On Philosophy

August 25, 2007

Ethics And Philosophy

Filed under: Ethics — Peter @ 12:00 am

Ethics and philosophy have a strange relationship. One way of seeing the philosophical interest in ethics is as an effort to understand it. As such the job of the philosopher is not really to uncover what we should be doing, but to develop frameworks that describe ethics, a task often described as meta-ethics. But the philosophical interest in ethics could also be construed as a search for answers to various normative questions that present themselves to us. And if that is why we are philosophically interested in ethics then what ethics is becomes a background consideration, with the primary concern being making recommendations about how to act. Of course these aren’t necessarily exclusive options, it is quite possible to be interested in both; however I think we have good reason to pursue the first approach and almost completely ignore the second.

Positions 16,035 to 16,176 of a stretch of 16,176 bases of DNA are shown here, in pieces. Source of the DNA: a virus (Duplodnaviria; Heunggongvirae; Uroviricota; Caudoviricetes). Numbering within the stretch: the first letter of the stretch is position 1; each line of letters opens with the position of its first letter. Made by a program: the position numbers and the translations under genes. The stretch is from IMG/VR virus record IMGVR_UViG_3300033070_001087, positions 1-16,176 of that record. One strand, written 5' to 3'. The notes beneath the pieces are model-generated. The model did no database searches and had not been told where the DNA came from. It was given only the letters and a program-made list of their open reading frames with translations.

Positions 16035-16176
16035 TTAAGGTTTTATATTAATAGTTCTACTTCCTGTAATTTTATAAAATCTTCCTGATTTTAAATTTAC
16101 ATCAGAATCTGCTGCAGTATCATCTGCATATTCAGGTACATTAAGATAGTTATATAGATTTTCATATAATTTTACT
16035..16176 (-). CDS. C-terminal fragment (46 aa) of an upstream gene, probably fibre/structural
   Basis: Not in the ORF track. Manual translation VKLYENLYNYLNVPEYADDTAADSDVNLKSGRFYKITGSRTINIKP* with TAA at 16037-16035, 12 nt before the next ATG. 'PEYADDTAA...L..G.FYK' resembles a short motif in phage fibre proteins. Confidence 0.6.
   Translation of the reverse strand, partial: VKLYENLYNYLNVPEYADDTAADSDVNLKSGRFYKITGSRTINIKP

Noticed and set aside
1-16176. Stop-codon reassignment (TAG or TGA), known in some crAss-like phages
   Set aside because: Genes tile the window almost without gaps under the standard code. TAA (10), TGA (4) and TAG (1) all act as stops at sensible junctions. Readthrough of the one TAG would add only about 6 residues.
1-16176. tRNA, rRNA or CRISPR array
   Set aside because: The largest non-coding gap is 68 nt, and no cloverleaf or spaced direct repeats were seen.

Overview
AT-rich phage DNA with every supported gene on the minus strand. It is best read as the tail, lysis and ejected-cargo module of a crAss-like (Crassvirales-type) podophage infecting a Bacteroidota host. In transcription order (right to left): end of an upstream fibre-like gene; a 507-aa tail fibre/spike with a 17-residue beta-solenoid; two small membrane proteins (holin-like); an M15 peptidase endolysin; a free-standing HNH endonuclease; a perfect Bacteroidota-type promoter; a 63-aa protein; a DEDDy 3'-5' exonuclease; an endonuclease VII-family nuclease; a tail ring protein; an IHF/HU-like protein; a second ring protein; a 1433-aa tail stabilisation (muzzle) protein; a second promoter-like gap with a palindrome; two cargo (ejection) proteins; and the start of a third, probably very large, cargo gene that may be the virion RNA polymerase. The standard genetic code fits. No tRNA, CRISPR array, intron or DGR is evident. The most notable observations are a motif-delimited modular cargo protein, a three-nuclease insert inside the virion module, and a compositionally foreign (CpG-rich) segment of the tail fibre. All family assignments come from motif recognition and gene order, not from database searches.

The fundamental problem with understanding the goal of philosophical investigations into ethics as uncovering a system that can guide out actions is that there is a disconnect between that goal and how philosophy actually contributes to society. The best ethical philosophy has little or no influence on how most people actually act, and so if the goal of philosophy in this case is to provide guidance on how to act then philosophy would be like science in a world where it was ignored by engineers, philosophy would be failing to achieve its goals in a significant way. The primary acknowledged role of science is to make predictions. But if those predictions were ignored by engineers then science would be superfluous. What is the point of making accurate predictions if they aren’t actually used? Similarly philosophy about ethics, when its role is construed as being to provide guidance on how we should act, is equally superfluous, since it doesn’t actually inform how most people act.